Ilise Benun is the “Marketing Mentor” — a fitting title for someone who has carved out a bustling consulting career helping creative professionals find higher paying clients across gig economy.

In addition to being an active author and speaker who has held marketing workshops for several notable institutions and organizations like The Freelancer’s Union, RISD and Pratt, Benun coaches creative professionals on how to grow their businesses and better promote themselves.

You may also recognize her from the excellent HOW Design Live podcast, for which she serves as program partner. Across all of her work, Benun’s passion for solopreneurship and desire to help others always shines through.

Ilise Benun talks to Nation1099

For these reasons and many more, we’re excited for the opportunity to connect with her for an interview. Benun offered spirited answers and practical insights into the ways in which independent consultants can proactively grow their business and ultimately take better care of themselves in these head-spinning times.

You’ve been self-employed for over 25 years. What steered you in this direction?

I was fired from my second job out of college and I was so angry. I decided I was never working for anyone again.

So, it was not a conscious choice although I was raised in a family where I don’t think anyone had a full-time job. Everyone was self-employed so it was very natural to me to be self-employed. Looking back, I would say I am unemployable. Luckily, I knew it early on. I learned it very quickly.

So at that point, I looked around at all the people I knew in New York. Creative people seemed a little disorganized, and I was a little bit more organized, so I had the bright idea to be a professional organizer and help people with their piles of papers. I started doing that for $15 an hour.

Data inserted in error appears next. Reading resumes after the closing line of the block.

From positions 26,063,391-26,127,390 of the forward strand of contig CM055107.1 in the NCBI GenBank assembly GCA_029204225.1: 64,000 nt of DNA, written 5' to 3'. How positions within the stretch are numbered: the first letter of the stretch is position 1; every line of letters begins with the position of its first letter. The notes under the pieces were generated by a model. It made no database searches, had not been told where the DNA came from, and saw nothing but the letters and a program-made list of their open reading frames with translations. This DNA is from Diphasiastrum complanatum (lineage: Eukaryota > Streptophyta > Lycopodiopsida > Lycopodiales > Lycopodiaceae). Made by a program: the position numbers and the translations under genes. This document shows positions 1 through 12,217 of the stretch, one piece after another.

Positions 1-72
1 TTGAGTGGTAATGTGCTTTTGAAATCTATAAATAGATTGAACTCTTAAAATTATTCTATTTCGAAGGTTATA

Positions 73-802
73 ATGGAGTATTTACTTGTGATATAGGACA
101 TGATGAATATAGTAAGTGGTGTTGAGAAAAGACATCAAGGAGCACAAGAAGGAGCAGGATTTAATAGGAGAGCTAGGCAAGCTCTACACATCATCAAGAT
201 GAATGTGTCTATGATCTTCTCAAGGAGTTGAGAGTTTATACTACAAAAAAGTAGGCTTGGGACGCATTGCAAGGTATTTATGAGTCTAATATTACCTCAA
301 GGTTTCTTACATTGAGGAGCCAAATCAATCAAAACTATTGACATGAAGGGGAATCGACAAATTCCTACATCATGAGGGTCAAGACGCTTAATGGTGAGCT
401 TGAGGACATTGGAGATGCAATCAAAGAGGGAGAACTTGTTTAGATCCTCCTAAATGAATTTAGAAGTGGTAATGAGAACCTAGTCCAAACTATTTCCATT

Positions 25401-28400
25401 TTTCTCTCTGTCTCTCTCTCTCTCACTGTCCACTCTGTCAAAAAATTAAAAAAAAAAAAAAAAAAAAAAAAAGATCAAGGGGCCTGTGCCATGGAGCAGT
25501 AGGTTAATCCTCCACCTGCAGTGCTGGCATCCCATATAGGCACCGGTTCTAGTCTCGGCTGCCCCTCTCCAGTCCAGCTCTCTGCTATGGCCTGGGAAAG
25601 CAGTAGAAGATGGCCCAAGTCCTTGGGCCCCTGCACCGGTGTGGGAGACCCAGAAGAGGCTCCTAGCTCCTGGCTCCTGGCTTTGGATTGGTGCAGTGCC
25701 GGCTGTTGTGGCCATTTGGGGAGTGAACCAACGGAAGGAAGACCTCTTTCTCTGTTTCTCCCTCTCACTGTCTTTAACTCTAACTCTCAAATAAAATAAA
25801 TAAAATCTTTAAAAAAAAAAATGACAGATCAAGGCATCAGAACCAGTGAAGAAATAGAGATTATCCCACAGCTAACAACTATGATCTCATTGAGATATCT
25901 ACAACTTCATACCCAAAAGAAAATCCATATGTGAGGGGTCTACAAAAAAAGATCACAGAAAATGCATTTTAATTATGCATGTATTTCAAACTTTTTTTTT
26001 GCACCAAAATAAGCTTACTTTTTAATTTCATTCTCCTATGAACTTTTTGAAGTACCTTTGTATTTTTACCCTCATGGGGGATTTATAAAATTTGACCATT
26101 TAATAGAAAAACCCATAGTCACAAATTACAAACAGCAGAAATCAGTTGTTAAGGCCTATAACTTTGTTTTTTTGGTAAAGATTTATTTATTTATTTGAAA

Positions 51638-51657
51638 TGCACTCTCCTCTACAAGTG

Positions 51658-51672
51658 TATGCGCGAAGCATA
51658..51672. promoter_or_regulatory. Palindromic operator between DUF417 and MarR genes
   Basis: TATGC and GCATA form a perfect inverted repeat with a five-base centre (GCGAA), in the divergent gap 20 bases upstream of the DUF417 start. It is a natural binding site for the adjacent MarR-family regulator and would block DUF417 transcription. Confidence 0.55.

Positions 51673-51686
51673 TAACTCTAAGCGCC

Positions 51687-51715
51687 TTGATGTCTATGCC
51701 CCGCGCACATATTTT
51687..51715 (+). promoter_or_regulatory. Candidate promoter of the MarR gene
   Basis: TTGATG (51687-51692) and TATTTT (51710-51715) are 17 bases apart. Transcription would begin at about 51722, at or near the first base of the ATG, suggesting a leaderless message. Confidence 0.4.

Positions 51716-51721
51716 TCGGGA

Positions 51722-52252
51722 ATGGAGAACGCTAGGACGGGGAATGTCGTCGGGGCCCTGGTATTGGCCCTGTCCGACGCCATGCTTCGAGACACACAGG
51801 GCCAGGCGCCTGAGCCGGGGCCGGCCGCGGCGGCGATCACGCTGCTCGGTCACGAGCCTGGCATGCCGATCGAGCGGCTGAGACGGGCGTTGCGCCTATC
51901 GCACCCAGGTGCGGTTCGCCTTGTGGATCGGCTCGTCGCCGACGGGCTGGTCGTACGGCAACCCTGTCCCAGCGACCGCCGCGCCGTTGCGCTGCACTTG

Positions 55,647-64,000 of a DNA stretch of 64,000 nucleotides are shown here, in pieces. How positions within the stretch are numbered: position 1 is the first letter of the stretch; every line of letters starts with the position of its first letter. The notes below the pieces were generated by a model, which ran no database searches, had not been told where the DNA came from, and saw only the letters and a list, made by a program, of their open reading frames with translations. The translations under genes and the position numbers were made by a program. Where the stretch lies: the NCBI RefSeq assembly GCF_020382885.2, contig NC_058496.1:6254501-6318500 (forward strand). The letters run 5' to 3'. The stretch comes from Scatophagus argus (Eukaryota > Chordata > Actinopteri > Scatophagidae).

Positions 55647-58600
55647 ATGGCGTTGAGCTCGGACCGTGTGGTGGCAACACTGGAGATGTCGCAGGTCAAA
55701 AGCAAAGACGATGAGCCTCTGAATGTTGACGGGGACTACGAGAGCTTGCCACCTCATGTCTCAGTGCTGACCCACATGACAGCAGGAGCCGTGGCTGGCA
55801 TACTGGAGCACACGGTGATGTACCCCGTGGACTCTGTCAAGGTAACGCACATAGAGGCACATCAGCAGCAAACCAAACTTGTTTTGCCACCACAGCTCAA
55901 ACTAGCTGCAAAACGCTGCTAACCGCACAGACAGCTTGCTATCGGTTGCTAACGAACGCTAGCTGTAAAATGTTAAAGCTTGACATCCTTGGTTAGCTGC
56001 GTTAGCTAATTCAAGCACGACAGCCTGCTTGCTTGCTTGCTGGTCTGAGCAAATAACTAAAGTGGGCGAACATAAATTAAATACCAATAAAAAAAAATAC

What was the first big sign that mentoring could be a career?

I noticed that, with every single person, at the bottom of the pile was something that had to do with marketing and self-promotion that they were not doing. It was just incredibly consistent.

So, when we would get to that part in the pile, I would say, “Let’s send some information to that person who is asking for it,” or “Let’s get you a booth at that trade show or that art show where you’re interested in exhibiting your work.”

“Looking back, I would say I am unemployable. And so luckily, I knew it early on.” 

I evolved my business in that direction, because that was clearly the need people had. To me, the whole point of marketing, and the way to make a business successful, is to figure out what the market needs and give it to them.

I was doing that not particularly consciously. It would be much easier now and I would know a lot more and hopefully wouldn’t take me quite as long to narrow my market, which I have done over the years. Now, I specialize in working with creative professionals.

You’ve collaborated with many companies and universities. How can consultants engage institutions and businesses to offer workshops in their fields?

The short answer is high quality content and persistence.

On the business side, everyone needs content, and there are more and more events both online and off — so all of us can create material and present it. Being able to present in real time, not necessarily live, but certainly in real time, is an important skill to develop.

Institutions are much trickier. They are not as easy to engage, they move very slowly and they require credentials I didn’t have. I realized early on that art schools were not providing the business education the creative people coming out of them needed. I tried to approach them, but they were not interested in what I had to say.

It’s taken me 15 years or so to develop the relationships with the schools I now have. But it was not easy and it took a lot of persistence. Also, something has changed on the institutional side where they realize more and more that they do need to be teaching these business skills. There’s a little bit more openness about it now too. That wasn’t the way it was before.

Where is the best place to start for freelancers looking to develop online courses. Is this a skill everyone should be learning?